A dog can add warmth and liven up any home. Both Yorkshire terriers and bichon frises are intelligent and highly adaptable to changes, and their size makes them excellent apartment dogs. With proper training, either a Yorkie or a bichon could be the perfect companion for a young couple beginning life together.
Personality and Temperament
Bichons are known for being a bit clownish, and it’s no wonder. Historically, bichons were used in circuses. Contemporary bichons are highly active, playful, affectionate and friendly. Yorkies can be mischievous and are fiercely independent, but they do love attention and have an innate desire to please their owners. Like bichons, Yorkies are very active, but both breeds appreciate cuddling with their owners.
Feeding and Grooming
Puppies should be fed specially-formulated puppy food, which provides additional nutrients that puppies need to grow properly. Small dogs like Yorkies and bichons reach maturity more quickly than larger breeds. A veterinarian can recommend the best food and advise on the amount to feed your puppy each day. Neither of these dogs is low-maintenance. Both breeds should be brushed at least once a day, and regular trips to a professional groomer for trims are a must. On the plus side, neither Yorkies nor bichons shed much, if at all.
Exercise and Training
Both bichons and Yorkies are active, affable dogs who love to exercise and play games with their owners. Their desire to please combined with their love of attention means both breeds are very responsive to training. They do have reputations for being difficult to house train, and they may develop separation anxiety. But with consistent training loaded with plenty of positive reinforcement, they will be happy and well-behaved companions.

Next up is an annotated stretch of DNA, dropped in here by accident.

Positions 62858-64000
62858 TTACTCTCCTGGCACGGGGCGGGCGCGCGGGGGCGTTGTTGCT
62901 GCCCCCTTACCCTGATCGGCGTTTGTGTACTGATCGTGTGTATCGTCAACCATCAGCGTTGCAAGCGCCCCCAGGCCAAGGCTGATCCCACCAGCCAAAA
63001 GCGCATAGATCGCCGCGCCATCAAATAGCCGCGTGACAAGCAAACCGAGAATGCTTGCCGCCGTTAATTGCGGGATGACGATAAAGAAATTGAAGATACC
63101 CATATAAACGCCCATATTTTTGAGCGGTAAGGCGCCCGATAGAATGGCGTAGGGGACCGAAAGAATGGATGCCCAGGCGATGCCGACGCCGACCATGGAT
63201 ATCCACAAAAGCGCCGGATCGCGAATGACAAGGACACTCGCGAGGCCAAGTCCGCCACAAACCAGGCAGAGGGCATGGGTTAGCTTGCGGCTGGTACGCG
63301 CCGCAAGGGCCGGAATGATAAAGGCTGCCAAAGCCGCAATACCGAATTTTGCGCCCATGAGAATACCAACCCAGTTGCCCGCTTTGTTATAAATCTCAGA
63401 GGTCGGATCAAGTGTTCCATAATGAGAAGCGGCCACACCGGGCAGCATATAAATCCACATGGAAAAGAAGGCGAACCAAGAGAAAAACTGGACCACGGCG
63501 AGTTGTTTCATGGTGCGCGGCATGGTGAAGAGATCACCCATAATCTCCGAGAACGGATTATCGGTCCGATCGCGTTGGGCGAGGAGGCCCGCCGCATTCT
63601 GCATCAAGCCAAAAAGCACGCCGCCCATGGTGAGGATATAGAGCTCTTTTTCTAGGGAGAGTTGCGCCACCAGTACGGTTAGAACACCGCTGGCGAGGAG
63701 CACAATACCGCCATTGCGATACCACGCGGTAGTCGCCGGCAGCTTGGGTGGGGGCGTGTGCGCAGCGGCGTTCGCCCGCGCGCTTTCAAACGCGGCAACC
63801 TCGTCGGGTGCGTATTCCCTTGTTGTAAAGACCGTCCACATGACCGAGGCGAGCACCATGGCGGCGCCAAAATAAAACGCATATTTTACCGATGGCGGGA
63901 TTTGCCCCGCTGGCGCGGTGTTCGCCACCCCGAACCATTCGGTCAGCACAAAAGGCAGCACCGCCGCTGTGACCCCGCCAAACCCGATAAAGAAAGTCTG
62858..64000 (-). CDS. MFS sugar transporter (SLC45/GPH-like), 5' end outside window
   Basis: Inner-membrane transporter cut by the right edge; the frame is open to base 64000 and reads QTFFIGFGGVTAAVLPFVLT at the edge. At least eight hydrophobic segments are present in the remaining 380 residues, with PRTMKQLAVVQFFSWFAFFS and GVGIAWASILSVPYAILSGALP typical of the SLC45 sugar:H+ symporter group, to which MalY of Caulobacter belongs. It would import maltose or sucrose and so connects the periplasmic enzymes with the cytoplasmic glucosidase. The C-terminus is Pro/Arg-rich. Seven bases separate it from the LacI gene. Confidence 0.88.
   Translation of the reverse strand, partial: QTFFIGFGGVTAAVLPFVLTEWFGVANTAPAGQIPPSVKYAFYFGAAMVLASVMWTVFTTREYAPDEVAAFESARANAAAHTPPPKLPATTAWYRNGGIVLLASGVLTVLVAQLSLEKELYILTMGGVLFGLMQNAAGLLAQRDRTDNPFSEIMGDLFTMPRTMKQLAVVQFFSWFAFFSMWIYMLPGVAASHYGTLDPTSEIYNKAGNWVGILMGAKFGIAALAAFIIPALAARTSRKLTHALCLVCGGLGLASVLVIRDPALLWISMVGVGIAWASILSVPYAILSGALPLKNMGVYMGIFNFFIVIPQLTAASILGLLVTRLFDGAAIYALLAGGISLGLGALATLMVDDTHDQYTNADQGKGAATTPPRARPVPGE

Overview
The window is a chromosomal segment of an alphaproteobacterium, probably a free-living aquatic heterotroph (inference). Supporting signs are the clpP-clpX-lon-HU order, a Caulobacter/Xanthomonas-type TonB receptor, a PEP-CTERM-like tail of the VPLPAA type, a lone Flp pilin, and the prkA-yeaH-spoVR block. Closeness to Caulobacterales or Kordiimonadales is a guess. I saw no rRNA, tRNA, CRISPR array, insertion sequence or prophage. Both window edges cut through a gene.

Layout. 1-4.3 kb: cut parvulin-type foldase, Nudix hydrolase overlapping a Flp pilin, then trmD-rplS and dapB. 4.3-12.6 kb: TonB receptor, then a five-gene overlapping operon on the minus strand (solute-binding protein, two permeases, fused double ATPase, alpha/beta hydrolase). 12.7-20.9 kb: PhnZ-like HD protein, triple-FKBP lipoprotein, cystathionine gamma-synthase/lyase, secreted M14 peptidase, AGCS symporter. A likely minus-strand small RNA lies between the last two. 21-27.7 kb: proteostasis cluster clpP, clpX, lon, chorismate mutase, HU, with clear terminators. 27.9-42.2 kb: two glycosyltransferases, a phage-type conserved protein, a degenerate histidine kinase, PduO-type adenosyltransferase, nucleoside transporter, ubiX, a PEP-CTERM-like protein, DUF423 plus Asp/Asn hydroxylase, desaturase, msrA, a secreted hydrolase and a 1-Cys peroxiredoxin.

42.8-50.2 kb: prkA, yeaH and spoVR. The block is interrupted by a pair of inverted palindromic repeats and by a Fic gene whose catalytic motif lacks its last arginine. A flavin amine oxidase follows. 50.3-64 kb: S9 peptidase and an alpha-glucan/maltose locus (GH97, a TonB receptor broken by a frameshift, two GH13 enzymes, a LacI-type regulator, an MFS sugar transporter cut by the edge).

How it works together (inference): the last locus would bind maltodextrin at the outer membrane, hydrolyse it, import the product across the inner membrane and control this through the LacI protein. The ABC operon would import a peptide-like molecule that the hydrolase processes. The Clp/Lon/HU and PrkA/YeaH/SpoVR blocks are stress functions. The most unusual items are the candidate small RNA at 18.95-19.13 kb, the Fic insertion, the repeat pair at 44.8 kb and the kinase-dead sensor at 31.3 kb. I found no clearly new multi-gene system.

If you’ve decided on a Yorkie or a bichon, take care to puppy-proof your home before the puppy arrives. Yorkies in particular are very curious and will try to investigate everything. Cabinets in kitchens or bathrooms within paws’ reach of a puppy can be fastened with childproof latches to keep your puppy from opening them and accessing cleaning supplies, soaps or medicines. In the bathroom, the toilet lid should be kept down at all times. Otherwise, a curious puppy could fall in and drown. Finally, hide or put away anything, from power cords to shoes, that you don’t want your teething puppy to chew.
Jennifer Mueller began writing and editing professionally in 1995, when she became sports editor of her university's newspaper while also writing a bi-monthly general interest column for an independent tourist publication. Mueller holds a Bachelor of Arts in political science from the University of North Carolina at Asheville and a Juris Doctor from Indiana University Maurer School of Law.